The small village of Pietrapennata, which owes its name to the rocky ridges above it, is thought to have been founded by the Knights of Malta, to whom the nearby church of the Madonna dell'Alica appears to be connected. The ancient monastic site of Alica can be reached via a path that starts near the cemetery of the small hamlet. The path leads to a ridge from which you can see the entire circular shape of the end of Calabria and the church perched on the slope of a hill. This early 17th-century church is a single-naved building with an adjoining cusped bell tower decorated with celestial majolica tiles. Emerging from the sides of the church’s southern wall are the remains of a portico or cloister of a Basilian hermitage, which many believe to be the monastery of Sant'Ippolito.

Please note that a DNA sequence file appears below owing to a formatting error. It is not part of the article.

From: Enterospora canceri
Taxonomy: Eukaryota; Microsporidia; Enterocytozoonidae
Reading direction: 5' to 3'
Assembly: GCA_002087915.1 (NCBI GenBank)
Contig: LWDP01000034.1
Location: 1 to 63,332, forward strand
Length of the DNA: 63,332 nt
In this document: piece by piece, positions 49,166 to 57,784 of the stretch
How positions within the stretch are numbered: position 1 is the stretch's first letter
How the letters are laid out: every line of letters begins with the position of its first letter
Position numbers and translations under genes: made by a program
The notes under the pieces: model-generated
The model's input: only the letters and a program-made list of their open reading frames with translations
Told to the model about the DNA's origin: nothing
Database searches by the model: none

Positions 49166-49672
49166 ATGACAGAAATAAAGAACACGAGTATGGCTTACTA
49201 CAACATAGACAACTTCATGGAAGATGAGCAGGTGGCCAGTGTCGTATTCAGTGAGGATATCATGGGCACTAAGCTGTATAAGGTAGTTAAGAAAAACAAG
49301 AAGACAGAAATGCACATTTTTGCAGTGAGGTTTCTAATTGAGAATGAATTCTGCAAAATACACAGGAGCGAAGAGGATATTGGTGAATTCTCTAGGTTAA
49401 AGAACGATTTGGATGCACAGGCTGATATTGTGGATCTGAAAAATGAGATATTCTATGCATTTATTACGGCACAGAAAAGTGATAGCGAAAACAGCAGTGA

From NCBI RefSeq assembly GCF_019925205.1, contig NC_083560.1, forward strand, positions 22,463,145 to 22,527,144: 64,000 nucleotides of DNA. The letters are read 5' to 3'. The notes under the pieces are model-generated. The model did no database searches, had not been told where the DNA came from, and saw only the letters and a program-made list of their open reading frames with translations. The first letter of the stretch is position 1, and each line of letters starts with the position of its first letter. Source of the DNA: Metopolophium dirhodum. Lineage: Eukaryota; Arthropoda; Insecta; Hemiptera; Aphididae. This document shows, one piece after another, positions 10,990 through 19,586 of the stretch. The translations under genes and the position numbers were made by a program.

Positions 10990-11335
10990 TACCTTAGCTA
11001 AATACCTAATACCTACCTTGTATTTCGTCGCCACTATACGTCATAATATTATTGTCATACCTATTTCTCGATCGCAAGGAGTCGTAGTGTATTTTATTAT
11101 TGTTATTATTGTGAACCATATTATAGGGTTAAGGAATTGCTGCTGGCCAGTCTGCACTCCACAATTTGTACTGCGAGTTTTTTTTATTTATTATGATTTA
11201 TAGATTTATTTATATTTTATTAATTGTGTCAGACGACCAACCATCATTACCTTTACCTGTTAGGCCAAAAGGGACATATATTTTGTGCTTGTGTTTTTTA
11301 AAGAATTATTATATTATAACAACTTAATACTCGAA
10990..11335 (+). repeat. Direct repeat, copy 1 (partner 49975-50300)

The particular urban layout of Staiti's steps, with the surrounding houses firmly anchored to the twisting shapes of Rocca Giambatore, means you can observe the entire Ionian panorama and the Bruzzano river valley from any point.
Over the years, the inhabited centre of Staiti has managed to retain its sense of calm and tranquillity that was particularly suited to the ancient hermitages. Staiti is also part of a circular naturalistic route that meanders among the old paths and mule tracks up to the borders of the Aspromonte National Park. It leads to the ancient monastery of the Madonna dell'Alica (in the municipality of Palizzi) and then heads to Pietrapennata before returning to the start point.
One of the village’s must-see attractions is the church of Santa Maria dei Tridetti, a rare example of Byzantine architecture in Calabria whose ruins, already under restoration, are located just a few kilometres from the town.